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Japan Makes Good on Goal to Restart Nuclear Plants

And they don’t plan on stopping

Last July, Japanese Prime Minister Fumio Kishida committed to restarting at least nine of the country’s remaining 33 operable nuclear reactors, in response to a clear demand for additional power capacity in the country. Before the end of the year, that goal was met. 

Japan had shuttered all of its reactors following the 2011 earthquake and the resultant nuclear accident at Fukushima Daiichi. For years, there has been public fear surrounding the use of nuclear power in Japan. But that fear has been slowly lifting over time. Tight electricity markets last year did a lot to improve public willingness to utilize more nuclear power again. Amid the country’s hottest June on record, widespread blackouts were narrowly averted. 

Because Japan is an island nation without significant energy resources of its own, it has somewhat unique energy needs compared to other countries. Japan has a more precarious relationship with its power supply than countries that are mineral rich, or whose geographies allow for interconnections to other grids.

Because of this, the Japanese grid is incredibly reliant on imported liquid natural gas (LNG). Up until 2021, it was the world’s largest LNG importer. Recently though, competition for the limited LNG cargoes on the global market has grown much stiffer. In 2021, China surpassed Japan as the largest importer of these cargoes. Additionally, energy reliability issues in Europe and shifts away from Russian gas in the wake of the invasion of Ukraine have made that competition even more intense. In 2022, the European Union imported 39 billion cubic meters more LNG than it had the previous year.  In 2015, Japan was importing 93 percent of its energy supply. In 2010, before the reactor shutdowns, that figure had been 80 percent. All of this is to say that although LNG is a hyper-reliable fuel when available, Japan has been struggling to get enough of it on the world market to satisfy its energy needs.

In October 2022, Japan made good on the July goal, with 10 nuclear reactors back online. That leaves 23 reactors that are still capable of being restarted. (The country also has 27 permanently closed reactors).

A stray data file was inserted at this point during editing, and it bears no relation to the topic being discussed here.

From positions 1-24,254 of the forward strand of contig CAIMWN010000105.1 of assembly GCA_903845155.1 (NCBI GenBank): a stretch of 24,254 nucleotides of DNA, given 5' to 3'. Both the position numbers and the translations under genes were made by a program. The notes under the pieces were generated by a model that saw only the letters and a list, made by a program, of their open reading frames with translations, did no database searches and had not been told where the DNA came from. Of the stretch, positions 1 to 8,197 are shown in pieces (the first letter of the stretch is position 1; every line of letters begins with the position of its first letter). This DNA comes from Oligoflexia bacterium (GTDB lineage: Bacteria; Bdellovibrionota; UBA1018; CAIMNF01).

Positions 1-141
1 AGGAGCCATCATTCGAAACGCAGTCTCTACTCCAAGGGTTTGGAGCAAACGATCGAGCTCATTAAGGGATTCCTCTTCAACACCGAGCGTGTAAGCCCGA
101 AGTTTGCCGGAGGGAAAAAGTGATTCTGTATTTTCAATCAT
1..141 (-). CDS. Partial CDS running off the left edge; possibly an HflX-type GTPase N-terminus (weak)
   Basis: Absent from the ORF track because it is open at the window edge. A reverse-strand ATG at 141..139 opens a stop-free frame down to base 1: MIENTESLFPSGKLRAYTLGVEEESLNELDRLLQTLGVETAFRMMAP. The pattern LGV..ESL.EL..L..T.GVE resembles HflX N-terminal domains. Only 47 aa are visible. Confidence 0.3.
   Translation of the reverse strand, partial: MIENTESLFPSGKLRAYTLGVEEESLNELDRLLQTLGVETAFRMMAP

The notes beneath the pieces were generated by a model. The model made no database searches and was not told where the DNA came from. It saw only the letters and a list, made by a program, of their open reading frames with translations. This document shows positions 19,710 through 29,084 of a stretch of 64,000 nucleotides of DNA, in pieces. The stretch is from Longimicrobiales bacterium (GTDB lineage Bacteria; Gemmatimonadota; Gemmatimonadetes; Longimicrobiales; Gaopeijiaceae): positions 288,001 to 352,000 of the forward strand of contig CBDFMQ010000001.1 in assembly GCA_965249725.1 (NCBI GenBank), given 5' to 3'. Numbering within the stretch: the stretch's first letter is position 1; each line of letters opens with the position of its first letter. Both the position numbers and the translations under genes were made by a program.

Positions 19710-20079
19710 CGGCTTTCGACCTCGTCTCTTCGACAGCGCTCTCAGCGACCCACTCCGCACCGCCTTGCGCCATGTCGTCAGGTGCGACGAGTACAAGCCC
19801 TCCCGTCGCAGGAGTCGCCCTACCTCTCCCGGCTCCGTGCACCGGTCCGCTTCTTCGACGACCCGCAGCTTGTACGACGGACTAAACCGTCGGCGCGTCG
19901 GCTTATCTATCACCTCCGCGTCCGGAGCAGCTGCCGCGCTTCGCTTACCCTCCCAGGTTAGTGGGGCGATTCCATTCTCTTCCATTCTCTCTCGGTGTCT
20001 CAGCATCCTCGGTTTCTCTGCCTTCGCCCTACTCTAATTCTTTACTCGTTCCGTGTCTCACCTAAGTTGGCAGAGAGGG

Restarting the idled reactors belongs to one prong of the country’s three-part nuclear strategy put forward by the GX implementation Council chaired by the Prime Minister.  The other portion of that prong is the extension of reactor lives beyond the current maximum of 60 years. The current system involves a 40-year license with the possibility of a 20-year extension. Draft legislation would replace this with reviews of plants occurring once a decade or less after the initial licensing period of 30 years.

The other two prongs involve developing and constructing new advanced reactor designs, and creating conditions conducive to further development of the country’s nuclear resources, including back-end and supply chain support. 

Japan appears to be recovering from the nuclear fear that arose in the wake of Fukushima, and the country now seems to be taking a more pragmatic approach to fulfilling its pressing energy needs. For a nation so cut off from outside energy sources, it is essential that it not squander its existing operable electricity capacity. Other countries, with Germany the foremost, have made different calculations regarding supply issues, and are currently reaping the energy insecurity that these decisions have sown. 

Paige Lambermont is a Research Fellow at the Competitive Enterprise Institute in the Center for Energy and Environment. She covers the electrical grid, energy regulation, nuclear power issues, and other free-market energy topics. Paige has a Bachelor’s Degree in Political Science from American University and a Master’s Degree in Public Administration from the University of Idaho. She is also a Columnist Fellow at Catalyst.
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